The US government and European Commission will embark on discussions aiming to address the issue of global steel and aluminum overcapacity, and chart a path to end World Trade Organization disputes arising from the US application of taxes on imports from the EU under Section 232.
The initiative, which could herald both a partial easing of Section 232 tariffs and the EC’s steel imports safeguards due to expire June 30, was announced in a joint statement by US Trade Representative Katherine Tai, US Secretary of Commerce Gina M. Raimondo, and European Commission Executive Vice President Valdis Dombrovskis, May 17.
“During a virtual meeting last week, the leaders acknowledged the need for effective solutions that preserve our critical industries, and agreed to chart a path that ends the WTO disputes following the US application of tariffs on imports from the EU under section 232,” the statement said.
Market sources indicated the EU and US discussions will involve potential changes to the so-called “rebalancing” list of taxes introduced in June 2018 by the EU in response to the US Section 232 tariffs on steel and aluminum. These initially targeted a list of products worth Eur2.8 billion ($3.4 billion) and were scheduled to target a further Eur3.6 billion worth of trade in June 2021.
“It would seem the EU and US are mostly focusing on the next tranche of the rebalancing list for now,” said a spokesman for European Steel Association Eurofer, a producer group.
The introduction of Section 232 tariffs in March 2018 was followed later that year by the EU’s introduction of steel import safeguards, involving a quota system on imports from third countries and designed to prevent trade deviation from the US market.
The system has been gradually relaxed and it is expected that any extension beyond the three years for which it was initially designed could lead to a barrage of complaints via the WTO, especially at a time when some steel prices are at all-time highs as supplies remain tight on surging demand.
Independent market analyst Georges Kirps said he considered that “a re-conduction of EU steel safeguards under present market circumstances would be a major economic misstep, with negative impact on today’s main industry drivers of post-pandemic economic recovery in the EU and the UK.”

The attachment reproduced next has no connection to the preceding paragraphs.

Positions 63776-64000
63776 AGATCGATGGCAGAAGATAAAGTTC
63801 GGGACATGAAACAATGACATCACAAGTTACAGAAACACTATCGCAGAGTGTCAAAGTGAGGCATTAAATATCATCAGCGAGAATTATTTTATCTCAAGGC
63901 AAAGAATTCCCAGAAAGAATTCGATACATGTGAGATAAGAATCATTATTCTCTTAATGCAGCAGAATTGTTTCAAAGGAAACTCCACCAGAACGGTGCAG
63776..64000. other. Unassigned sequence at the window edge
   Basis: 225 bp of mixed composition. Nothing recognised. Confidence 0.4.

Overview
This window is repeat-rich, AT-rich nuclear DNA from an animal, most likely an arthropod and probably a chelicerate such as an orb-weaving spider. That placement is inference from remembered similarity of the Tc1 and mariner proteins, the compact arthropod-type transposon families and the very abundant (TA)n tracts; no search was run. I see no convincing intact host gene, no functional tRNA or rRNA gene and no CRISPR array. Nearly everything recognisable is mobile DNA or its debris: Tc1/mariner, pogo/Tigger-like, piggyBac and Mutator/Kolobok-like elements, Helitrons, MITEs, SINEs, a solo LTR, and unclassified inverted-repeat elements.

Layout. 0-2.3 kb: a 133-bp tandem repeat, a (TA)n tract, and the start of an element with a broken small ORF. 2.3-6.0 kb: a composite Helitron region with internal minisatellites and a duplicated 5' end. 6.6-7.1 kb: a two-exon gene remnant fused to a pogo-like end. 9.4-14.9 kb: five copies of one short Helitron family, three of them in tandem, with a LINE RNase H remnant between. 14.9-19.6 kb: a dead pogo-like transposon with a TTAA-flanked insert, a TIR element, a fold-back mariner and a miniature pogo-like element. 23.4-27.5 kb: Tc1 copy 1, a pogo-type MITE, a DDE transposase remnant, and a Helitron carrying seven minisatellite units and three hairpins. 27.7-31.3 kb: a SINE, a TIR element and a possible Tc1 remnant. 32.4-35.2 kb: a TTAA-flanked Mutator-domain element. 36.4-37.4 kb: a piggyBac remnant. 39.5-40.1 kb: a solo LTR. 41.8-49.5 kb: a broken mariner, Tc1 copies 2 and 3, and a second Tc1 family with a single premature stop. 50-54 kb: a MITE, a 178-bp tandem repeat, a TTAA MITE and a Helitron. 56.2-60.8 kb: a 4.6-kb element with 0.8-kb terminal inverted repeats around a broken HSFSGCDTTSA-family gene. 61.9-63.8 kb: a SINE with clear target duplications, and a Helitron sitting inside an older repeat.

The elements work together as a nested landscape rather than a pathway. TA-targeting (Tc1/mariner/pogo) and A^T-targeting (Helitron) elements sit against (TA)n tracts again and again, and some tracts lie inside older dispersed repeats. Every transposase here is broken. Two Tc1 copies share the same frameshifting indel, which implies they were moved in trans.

“Stringent antidumping and anti-subsidiary steel trade measures will continue to stay in effect on imports of main products like strip mill steels,” he said.
The market analyst added the Biden administration could be expected to continue with 232 restrictions regarding China.
Gerd Götz, director general of European Aluminium, a producers’ association, said the group “welcomes the news that the EU and US are entering discussions to chart a path that ends the WTO disputes following the implementation of the Section 232 tariffs.”
“Rather than slapping tariffs on each other, the US and EU should work together to address the root cause of the challenges faced by the aluminum industries on both sides of the Atlantic, namely the growing subsidized excess capacity of aluminum in China.”
Aluminum trade sources moreover noted that the EU had planned to increase retaliatory tariffs June 1, so the timing of the talks now announced may be “an effort to de-escalate the trade tensions between the EU/US.”
Partnering against overcapacity threat
The US/EC statement acknowledged the “serious threat” and “distortions” posed to the market-oriented US and EU industries, stemming from global excess capacity driven largely by third parties.
The USTR and EC have “agreed that, as the United States and EU Member States are allies and partners, sharing similar national security interests as democratic, market economies, they can partner to promote high standards, address shared concerns, and hold countries like China that support trade-distorting policies to account,” the statement said.
The US and EC will enter discussions on the mutual resolution of concerns in this area. addressing steel and aluminum excess capacity and the deployment of effective solutions, including appropriate trade measures, to preserve their critical industries, they said.
The aim is to find solutions before the end of the year that will “ensure the long-term viability of our steel and aluminum industries, and strengthen our democratic alliance.”
Eurofer, European Aluminium and US steel association AISI all welcomed news of the plan to tackle global excess capacity.
Global steel overcapacity was recently estimated by the OECD as standing at around 650 million mt in 2020. According to Eurofer, this is driven not only by China, but also increasing capacity in India, Turkey, Iran, South Korea, Vietnam, Russia and Indonesia.
Kirps noted that Chinese steel producers are increasingly compelled by party politics to turn their priorities to a fast-growing internal market and to be less reliant on export markets.
Therefore, “Chinese steel overcapacity will progressively be partly absorbed in the medium term by internal Chinese steel consumption growth,” he said.
Global excess primary aluminum capacity stood at some 14 million mt in 2018, European Aluminium reported. The industry group added that an OECD report released last week shows that below-market finance has been found to play a major role in favoring certain aluminum producers, the vast majority being Chinese.
— Diana Kinch